Pirbright developing new ways to create safe vaccines to protect poultry from IBV

Researchers are working on infectious bronchitis virus vaccines to make them safer
calendar icon 28 March 2022
clock icon 3 minute read

Researchers from The Pirbright Institute working to improve vaccines for infectious bronchitis virus (IBV) have identified targets in the genetic code of the virus that could make vaccines safer. Better vaccines would have a huge impact on improving health and welfare of poultry and protect food security.

Infectious bronchitis virus (IBV) is a type of coronavirus that causes a highly contagious disease in poultry, it does not cause disease in humans. The virus causes respiratory symptoms and affects the reproductive tracts of birds which reduces meat and egg production.

Current vaccines for IBV are created by infecting embryonated hen’s eggs. This process involves infecting eggs with live virus, harvesting the virus and then infecting more eggs. Each time the virus is recovered from these eggs, it is weaker and less able to cause disease (this is known as a live attenuated virus). This method uses a virus strain that is able to cause disease and gradually weakens it until it is no longer able to cause disease. However, this method leaves a risk that the resulting weakened strain could potentially revert to being able to cause disease. Using eggs in this way could also increase the virus’ ability to cause death in chicks before they have hatched.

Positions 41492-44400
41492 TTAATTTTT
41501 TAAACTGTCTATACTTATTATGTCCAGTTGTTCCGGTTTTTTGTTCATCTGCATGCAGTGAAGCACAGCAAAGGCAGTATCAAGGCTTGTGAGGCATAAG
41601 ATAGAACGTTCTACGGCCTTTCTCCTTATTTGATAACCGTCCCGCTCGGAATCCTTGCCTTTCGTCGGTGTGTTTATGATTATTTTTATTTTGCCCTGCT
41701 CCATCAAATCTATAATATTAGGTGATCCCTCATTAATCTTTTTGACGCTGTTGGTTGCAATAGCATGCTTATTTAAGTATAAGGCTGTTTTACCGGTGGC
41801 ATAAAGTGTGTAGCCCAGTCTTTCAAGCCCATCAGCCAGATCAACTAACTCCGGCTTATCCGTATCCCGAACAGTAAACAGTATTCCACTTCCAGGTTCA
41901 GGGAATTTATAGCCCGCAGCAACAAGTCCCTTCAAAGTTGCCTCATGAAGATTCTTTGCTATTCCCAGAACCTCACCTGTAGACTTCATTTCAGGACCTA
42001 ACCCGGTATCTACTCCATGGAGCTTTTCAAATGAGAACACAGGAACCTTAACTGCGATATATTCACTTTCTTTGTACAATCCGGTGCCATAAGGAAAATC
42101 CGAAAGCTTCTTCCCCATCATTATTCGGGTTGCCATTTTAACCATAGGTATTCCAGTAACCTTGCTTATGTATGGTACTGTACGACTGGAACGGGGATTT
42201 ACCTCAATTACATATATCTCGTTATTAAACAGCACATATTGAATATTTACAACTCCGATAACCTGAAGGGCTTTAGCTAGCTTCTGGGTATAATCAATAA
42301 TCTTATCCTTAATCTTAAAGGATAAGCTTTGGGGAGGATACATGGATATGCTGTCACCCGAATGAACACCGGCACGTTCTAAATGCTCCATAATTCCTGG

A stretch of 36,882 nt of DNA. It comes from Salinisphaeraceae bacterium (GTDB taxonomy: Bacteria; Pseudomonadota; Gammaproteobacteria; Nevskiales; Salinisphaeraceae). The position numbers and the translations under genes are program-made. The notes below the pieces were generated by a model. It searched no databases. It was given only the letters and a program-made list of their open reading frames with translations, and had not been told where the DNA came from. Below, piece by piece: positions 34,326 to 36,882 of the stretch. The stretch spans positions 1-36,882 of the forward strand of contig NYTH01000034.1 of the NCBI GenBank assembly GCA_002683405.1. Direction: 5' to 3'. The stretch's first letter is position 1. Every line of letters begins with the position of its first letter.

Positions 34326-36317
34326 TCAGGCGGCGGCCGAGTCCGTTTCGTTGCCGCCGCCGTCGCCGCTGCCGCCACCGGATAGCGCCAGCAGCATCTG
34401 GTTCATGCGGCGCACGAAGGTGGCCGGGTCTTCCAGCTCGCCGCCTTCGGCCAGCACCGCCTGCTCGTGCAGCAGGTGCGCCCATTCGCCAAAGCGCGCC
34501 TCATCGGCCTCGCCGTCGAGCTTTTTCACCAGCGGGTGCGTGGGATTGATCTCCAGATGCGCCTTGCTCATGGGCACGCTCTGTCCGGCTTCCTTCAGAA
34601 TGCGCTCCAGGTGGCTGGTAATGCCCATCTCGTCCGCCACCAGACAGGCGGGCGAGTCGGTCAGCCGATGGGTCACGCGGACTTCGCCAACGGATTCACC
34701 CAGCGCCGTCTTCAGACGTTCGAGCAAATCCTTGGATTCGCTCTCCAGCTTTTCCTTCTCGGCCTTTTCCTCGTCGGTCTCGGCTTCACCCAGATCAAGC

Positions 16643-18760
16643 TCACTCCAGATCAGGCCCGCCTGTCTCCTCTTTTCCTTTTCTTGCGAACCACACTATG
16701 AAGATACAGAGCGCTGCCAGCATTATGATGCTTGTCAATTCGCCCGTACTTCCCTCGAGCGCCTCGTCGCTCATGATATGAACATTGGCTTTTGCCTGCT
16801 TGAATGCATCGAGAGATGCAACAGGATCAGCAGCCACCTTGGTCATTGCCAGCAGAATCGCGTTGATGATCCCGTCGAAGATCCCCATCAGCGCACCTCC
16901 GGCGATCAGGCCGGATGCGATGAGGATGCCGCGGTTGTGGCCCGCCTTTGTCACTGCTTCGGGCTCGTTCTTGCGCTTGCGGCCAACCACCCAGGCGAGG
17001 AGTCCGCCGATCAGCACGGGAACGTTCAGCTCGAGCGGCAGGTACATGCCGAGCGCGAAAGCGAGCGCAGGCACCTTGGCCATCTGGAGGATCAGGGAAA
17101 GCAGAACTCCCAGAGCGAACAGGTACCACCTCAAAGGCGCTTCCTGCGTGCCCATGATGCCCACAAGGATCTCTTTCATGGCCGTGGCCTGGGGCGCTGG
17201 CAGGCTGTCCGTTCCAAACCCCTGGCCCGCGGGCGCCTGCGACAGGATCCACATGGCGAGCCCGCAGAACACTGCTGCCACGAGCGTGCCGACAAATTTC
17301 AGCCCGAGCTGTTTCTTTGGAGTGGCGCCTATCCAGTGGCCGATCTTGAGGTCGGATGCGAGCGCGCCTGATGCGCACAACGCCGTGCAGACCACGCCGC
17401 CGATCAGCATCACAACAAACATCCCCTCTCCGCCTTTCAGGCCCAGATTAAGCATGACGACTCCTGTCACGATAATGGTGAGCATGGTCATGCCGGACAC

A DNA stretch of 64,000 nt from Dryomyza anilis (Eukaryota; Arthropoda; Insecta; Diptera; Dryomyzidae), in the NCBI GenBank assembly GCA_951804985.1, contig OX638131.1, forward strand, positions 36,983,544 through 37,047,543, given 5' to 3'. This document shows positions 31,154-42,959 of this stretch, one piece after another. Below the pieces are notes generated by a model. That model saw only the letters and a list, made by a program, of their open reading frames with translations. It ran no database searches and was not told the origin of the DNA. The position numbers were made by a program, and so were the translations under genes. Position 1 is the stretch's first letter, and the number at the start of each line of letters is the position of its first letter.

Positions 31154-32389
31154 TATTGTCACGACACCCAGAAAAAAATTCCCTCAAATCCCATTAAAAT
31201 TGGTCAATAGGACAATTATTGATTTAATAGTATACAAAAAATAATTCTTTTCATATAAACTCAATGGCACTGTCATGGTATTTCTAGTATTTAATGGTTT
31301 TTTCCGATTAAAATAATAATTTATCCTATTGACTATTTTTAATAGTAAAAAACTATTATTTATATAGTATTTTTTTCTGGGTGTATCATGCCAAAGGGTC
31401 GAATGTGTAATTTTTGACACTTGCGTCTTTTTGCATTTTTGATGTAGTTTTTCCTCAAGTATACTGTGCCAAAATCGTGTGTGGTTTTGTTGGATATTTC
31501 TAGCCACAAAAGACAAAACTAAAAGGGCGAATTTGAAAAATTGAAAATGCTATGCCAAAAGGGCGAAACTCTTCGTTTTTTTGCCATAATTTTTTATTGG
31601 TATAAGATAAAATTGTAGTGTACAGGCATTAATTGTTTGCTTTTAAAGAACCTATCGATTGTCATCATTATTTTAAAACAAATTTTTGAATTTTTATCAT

By understanding a virus’s genetic code scientists can get a better understanding of how it causes disease which in turn can also help in the creation of more controlled and stable vaccines. In this research, published in the Journal of Virology, Pirbright scientists identified parts of the genetic code that could be targeted to weaken the IBV virus such as genetic sequences that control virus multiplication, the ability to cause disease and start an immune response.

Using a technique called ‘reverse genetics’ scientists examined how the genetic code influences virus behaviour during infection which enabled them to then alter the genome of a disease-causing strain of IBV known as M41. By altering these important genetic sequences scientists weakened the virus and prevented it causing disease.

Proteins known as ‘non-structural’ proteins (proteins involved in virus multiplication or control of the chicken’s cells) were identified as potential targets to weaken the M41 IBV strain. This study provides evidence that mutations in the genetic code for non-structural proteins offer a promising way to make vaccines against IBV. These vaccines may also be suitable for vaccinating chicks prior to hatching to protect against the disease.

Dr Erica Bickerton, head of the Coronaviruses group at Pirbright said: “The development of this reverse genetics system provides a powerful tool for future in-depth research into IBV’s ability to cause disease and effect the host immune system, as well as vaccine development. The weakened IBV strain generated from this study shows promise as a vaccine strain because the genetic mechanisms of attenuation are proven to be stable and the ability to cause disease in chickens and eggs reduced. The research demonstrates the safety of vaccinating eggs is advantageous to the poultry industry because vaccinating eggs is easier than flocks of chickens. It provides the ability to control the dose and gives protection at the point of hatching."

The Pirbright Institute

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